Saturday, 13 October 2012

State of the RPG

Modern Western RPGs are conflicted. Philosophy and mechanics are at odds with each other. A roleplaying game is ostensibly about shaping the characters and the story as a function of your choices, but the freedoms and limitations of many RPGs are shaped in such a way that they weaken the story or focus too much on the wrong elements to tell their story.

Don't get me wrong, I love a good RPG. I like building a character and seeing how different choices affect the story and the world. I have dozens of D&D characters and Guild Wars 2 builds I may never get to play. But I do feel that the RPG genre as a whole is having a crisis of focus.

The main issue I see is that many players and developers equate "freedom of choice" with "the ability to do anything you want at any time". I find it odd that a genre so focused on choice and consequences would make your choices so meaningless overall. If you can go anywhere at any time, you're not making meaningful choices. You're simply ticking boxes off the checklist.

I understand the desire to do everything. I spent 200 hours in a single month achieving 100% map completion in Guild Wars 2. But letting the player do everything in the middle of a supposedly time-sensitive story cheapens the story. Why should the Reapers patiently wait for me to gather minerals and upgrade my gear? Why is it that Team Magma refuses to dry up the ocean until I'm there to watch? How come Alduin won't unleash dragon armageddon until I've explored every nook and cranny of the country? Are RPG bad guys just really polite?

Of course, while this is the biggest problem, it's far from the only one. There's the issue of morality and choice in general, where you're typically faced with only a simple binary with a tendency towards a right answer and a wrong one - but I won't retread that one too much since I went into great detail in a previous post.

One problem I haven't really discussed yet is the confusion that some people have about what makes an RPG an RPG. These games almost invariably have a system where you can level up and choose gear and companions and abilities. Unfortunately, many people don't realize that these systems are not what define an RPG. I've seen more than a few games get labelled as RPGs simply because you level up and find gear. But those are RPG mechanics, and don't necessarily make a game an RPG simply by having them.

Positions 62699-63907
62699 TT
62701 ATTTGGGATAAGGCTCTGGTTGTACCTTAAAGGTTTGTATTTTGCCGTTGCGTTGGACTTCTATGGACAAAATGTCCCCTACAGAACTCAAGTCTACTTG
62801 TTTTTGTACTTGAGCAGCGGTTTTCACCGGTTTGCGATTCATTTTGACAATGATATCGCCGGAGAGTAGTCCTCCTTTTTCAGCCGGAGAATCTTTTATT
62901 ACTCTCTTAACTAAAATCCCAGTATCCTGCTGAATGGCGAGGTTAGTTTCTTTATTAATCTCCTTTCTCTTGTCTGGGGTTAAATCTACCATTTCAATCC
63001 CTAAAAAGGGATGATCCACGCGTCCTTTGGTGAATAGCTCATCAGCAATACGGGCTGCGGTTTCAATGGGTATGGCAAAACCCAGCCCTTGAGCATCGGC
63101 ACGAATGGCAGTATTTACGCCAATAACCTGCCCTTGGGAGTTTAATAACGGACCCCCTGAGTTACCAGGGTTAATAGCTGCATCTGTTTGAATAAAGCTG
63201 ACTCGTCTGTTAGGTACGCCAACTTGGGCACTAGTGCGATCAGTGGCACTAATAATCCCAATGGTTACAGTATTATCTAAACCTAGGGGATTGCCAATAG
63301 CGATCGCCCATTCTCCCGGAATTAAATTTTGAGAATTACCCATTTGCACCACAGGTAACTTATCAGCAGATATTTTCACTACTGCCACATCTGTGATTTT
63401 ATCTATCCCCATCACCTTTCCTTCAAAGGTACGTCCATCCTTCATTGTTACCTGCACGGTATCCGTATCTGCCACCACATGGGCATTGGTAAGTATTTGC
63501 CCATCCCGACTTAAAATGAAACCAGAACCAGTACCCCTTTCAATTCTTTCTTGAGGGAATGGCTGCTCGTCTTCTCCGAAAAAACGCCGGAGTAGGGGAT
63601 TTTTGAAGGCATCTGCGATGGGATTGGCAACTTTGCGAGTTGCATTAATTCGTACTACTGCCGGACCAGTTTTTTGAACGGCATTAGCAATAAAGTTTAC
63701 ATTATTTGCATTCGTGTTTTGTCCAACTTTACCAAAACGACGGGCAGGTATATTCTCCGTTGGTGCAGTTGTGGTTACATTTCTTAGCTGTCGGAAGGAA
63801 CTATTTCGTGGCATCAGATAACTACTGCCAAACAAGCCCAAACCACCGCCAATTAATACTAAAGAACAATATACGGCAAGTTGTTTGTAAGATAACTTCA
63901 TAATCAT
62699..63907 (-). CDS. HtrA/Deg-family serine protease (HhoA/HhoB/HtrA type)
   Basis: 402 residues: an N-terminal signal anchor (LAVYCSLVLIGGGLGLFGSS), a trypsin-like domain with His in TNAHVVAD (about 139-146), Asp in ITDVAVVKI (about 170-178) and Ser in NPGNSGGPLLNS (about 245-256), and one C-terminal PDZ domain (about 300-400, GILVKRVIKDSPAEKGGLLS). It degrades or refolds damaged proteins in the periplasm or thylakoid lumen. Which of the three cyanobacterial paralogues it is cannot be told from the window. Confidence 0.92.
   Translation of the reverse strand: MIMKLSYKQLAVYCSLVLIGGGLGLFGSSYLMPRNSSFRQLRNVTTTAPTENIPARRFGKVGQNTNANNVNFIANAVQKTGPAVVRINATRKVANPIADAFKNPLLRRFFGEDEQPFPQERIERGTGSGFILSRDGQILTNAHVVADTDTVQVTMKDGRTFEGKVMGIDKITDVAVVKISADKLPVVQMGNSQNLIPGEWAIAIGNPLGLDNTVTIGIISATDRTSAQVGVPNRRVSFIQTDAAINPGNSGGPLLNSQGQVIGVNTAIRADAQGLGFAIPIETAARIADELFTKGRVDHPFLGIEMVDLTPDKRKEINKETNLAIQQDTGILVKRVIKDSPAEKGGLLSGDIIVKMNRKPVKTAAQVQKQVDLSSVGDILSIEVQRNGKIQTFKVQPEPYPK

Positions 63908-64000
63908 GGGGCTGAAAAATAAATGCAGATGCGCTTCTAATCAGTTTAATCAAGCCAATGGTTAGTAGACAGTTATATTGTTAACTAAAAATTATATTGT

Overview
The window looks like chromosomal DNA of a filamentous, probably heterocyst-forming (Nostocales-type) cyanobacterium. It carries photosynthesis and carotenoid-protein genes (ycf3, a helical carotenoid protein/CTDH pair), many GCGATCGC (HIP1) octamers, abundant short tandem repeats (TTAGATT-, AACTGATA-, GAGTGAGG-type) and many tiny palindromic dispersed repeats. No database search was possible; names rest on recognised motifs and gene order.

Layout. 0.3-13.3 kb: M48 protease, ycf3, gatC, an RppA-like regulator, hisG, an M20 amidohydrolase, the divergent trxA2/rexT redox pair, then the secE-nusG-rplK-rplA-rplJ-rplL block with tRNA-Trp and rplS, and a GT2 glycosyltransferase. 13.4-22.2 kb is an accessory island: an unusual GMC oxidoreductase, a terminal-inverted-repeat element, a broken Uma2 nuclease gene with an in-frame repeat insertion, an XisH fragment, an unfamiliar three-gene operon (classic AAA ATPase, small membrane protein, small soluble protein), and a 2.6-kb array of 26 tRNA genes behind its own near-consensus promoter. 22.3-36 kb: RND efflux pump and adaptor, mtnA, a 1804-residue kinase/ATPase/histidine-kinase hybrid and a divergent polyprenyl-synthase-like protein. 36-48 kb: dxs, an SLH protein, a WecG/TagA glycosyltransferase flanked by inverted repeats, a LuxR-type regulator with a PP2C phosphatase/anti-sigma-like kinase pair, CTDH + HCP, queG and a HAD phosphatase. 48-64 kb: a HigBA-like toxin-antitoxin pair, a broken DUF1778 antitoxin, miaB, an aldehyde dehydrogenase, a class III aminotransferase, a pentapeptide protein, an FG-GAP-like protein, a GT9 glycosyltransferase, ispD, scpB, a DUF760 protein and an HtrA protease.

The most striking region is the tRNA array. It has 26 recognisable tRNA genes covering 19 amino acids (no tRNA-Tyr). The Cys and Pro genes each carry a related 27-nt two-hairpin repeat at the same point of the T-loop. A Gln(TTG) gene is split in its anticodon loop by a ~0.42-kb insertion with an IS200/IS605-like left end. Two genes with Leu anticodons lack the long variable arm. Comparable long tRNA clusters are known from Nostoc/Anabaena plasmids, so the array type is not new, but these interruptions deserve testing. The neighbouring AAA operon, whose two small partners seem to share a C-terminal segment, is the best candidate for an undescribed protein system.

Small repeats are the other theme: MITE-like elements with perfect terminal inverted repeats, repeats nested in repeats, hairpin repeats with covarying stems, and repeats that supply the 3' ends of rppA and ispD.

What does make it an RPG? Just remember what the acronym stands for: Role Playing Game. You take on the role of a character and make choices according to how you see that character in order to affect the characters and narrative. Skyrim, for example, calls itself a roleplaying game, but the focus is exploration, not story and character. You can choose to play it as a proper roleplaying game by only taking quests that align with your chosen morality and philosophy, but when you play every quest chain and personally lead the mages, the thieves' guild, the assassins, and the mercs, in addition to fighting in the civil war and hunting dragons, well, that's just implausible. Levels and loot are a means to an end, not the end itself - they help define the character as uniquely yours in tangible numerical ways, but they can be much too abstract to say much about your character.

Speaking of levelling up, I've seen games that eventually offer you enough points to unlock everything on your skill tree. What's the point of that? Why offer me choices if you'll just hand me everything anyway? Now I'm not a unique character anymore, I'm exactly the same as everyone else who's reached the level cap.

So now let's tie this all together. With these flaws in mind, how would I improve the RPG genre?
  • Time-sensitive missions. Sure, I could go mining after being told that the town is under attack, but when I come back the town won't be there anymore, and I'll have to visit another town if I want to be able to craft or sell ore.
  • Limited resources. Don't let me unlock everything - make me pick and choose. 
  • A reasonable level off fiddlyness. If 90% of the loot you're giving me is useless crap I'm going to sell to the merchant, why not just cut out the middleman and award me with money instead of useless crap?
  • Free exploration post-story. Don't let me do anything and everything when I should be saving the world, but do let me do it once I've finished. Maybe add in a throwaway line saying that there's been substantial recovery and rebuilding but there are a lot of loose ends to tie up.
What would all this do? Limiting my timeline and choices makes things feel more urgent and meaningful, but I can still be a completionist and explore the game world when the urgency is gone. Clawing back player freedom just a little bit is necessary in order to really make you feel that the threat is real and won't patiently wait for you to match your clothes and find the shiniest sword.

One potential wrinkle - or potential source of awesome - is difficulty. Some players just naturally play slower than others, so adding a time limit to save the town might hurt some players more than others, and make them feel rushed when they just want to have some fun. However, it does add an intriguing new option: scaling difficulty with available time instead of enemy toughness, so that instead of having a harder fights, you're scrambling to keep up with the timeline. That sounds like a difficulty setting I'd actually use.

What do you think, readers? Are Western RPGs as broken as I think they are? Do they need changing at all?

1 comment:

  1. Just wanted to stop in and say that the suggestions you make, especially regarding difficulty and time limits, are extremely intriguing. It's something explored a bit in Half Minute Hero, and I think that may be it - and HMH's time-based difficulty versions were pretty well received.